bright spot in a secondary which made passing fun for Michigan opponents.
Jackson hauled in six interceptions-twice as many . as , any other
Wolverine-and picked up 51 total tackles. Honorable Mention-Linebackers
Paul Girgash and Mike Boren, who were the squad's two leading tacklers
and made Michigan a tough club to run on.
BEST NEW STARTER-Mike Boren. The sophomore from Ohio State
country led the team in tackles his first year as a starter with 142. Michigan
coach Bo Schembechler is obviously quite happy that Boren said, "Goodbye,
BESTFRESHMAN-Al Sincich. It wasn't a banner year for Michigan's
heralded newcomers, with only a few of the rookies making an impact on the
team. One of the freshmen who did was middle guard Al Sincich. He worked
his way into the injury-ravaged defense's starting lineup halfway through
the season and finished with 23 total tackles. Honorable Mention-Running
back Rick Rogers, who showed flashes of brilliance in the games he ap-
peared in by gaining 125 yards on 21 carries for an impressive 6.0
BIGGEST DISAPPOINTMENT-The defensive secondary. This is a
debatable category, and every Michigan fan obviously has his own idea
about where this title should go. The secondary gets the nod here for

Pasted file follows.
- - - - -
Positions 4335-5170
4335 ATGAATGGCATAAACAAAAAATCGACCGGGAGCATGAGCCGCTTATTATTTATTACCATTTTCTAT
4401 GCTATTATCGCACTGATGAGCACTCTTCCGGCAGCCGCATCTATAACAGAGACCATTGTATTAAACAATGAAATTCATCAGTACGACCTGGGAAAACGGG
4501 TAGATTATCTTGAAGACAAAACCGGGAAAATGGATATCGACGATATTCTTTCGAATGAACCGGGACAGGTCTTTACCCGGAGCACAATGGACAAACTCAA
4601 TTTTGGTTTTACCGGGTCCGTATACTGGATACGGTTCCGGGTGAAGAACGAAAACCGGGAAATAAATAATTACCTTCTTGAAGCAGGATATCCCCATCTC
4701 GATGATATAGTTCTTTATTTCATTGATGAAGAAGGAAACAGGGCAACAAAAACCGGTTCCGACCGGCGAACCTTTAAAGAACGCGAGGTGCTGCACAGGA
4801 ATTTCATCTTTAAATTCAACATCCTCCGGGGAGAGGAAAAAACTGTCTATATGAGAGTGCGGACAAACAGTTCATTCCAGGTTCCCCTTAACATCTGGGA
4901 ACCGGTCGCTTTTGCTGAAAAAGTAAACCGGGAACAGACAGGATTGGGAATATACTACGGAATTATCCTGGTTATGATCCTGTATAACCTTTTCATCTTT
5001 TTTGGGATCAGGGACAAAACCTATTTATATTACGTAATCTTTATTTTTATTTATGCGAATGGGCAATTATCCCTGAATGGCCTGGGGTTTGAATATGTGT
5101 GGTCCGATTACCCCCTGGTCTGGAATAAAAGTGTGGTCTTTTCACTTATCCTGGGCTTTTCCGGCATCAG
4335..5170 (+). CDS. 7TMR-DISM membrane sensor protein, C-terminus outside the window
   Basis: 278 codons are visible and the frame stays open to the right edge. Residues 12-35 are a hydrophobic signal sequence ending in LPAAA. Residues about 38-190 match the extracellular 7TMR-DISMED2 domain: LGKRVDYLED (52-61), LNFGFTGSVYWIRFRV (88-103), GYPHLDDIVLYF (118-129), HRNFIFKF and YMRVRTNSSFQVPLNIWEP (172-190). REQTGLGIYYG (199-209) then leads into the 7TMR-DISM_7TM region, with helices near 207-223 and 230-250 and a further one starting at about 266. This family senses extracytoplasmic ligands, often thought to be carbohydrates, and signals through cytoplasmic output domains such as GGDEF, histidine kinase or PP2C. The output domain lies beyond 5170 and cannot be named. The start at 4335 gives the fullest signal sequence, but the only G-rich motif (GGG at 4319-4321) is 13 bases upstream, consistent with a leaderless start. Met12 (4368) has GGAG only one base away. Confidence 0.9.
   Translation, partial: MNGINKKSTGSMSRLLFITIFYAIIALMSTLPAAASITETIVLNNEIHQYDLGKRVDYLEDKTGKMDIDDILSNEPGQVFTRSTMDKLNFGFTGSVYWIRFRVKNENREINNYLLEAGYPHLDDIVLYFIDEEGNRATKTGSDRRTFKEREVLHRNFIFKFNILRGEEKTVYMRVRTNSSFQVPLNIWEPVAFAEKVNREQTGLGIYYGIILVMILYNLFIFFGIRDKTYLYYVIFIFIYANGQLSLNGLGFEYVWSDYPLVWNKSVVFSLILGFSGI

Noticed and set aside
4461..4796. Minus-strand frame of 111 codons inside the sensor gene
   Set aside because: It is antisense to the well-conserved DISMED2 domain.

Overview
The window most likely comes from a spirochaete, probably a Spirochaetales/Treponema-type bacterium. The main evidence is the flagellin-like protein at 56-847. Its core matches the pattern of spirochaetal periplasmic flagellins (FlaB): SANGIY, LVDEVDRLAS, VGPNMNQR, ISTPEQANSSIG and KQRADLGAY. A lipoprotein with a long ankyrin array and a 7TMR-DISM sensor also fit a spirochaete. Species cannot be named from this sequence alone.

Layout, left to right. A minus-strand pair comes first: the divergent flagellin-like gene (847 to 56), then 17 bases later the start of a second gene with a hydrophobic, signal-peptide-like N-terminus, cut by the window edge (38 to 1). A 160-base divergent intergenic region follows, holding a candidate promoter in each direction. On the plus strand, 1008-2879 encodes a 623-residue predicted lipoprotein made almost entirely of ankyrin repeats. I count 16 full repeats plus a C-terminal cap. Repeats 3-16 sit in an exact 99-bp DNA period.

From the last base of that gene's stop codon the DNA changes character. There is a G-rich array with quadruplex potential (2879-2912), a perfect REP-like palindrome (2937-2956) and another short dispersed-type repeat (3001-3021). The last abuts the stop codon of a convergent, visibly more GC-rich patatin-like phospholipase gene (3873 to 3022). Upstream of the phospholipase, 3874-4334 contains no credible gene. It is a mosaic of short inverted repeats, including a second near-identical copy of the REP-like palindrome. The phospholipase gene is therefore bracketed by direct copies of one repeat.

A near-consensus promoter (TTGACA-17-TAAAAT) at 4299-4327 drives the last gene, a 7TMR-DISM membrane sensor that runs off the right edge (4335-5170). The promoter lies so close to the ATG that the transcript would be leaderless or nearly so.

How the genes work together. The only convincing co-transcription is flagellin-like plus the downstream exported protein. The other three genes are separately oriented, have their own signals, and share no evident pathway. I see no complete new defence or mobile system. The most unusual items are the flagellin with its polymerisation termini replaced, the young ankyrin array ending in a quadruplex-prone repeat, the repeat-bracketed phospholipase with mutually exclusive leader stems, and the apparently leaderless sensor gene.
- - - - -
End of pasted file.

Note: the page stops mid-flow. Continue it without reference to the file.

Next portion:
allowing enemy passers to pick up 2,180 yards and eight touchdowns through
the air. Entering the season, the four returning starters in the backfield were
considered the strength of the defense. The unit was hurt by injuries, true;
but the performance was certainly not as good as it should have been.
BEST TEAM GAME-October 31 at Minnesota. The Wolverines had
several outstanding overall games-the Notre Dame, Michigan State, and
Illinois contests among them-but Schembechler's squad had its best day on
Halloween, when it came away from Minneapolis with a 34-13 win over a
very good Gopher team.
WORST TEAM GAME-September 12 at Wisconsin. It was a rotten day
all the way around for the Wolverines in Madison. The offense stunk, the
defense was awful, and the Badgers walked away with a 21-14 win.
BEST OPPOSING PLAYER (OFFENSE)-Illinois quarterback Tony
Eason. Before the Wolverines got back on track and thrashed Eason and the
Illini, 70-21, the signal-caller had passed his team to a 21-7 lead in the first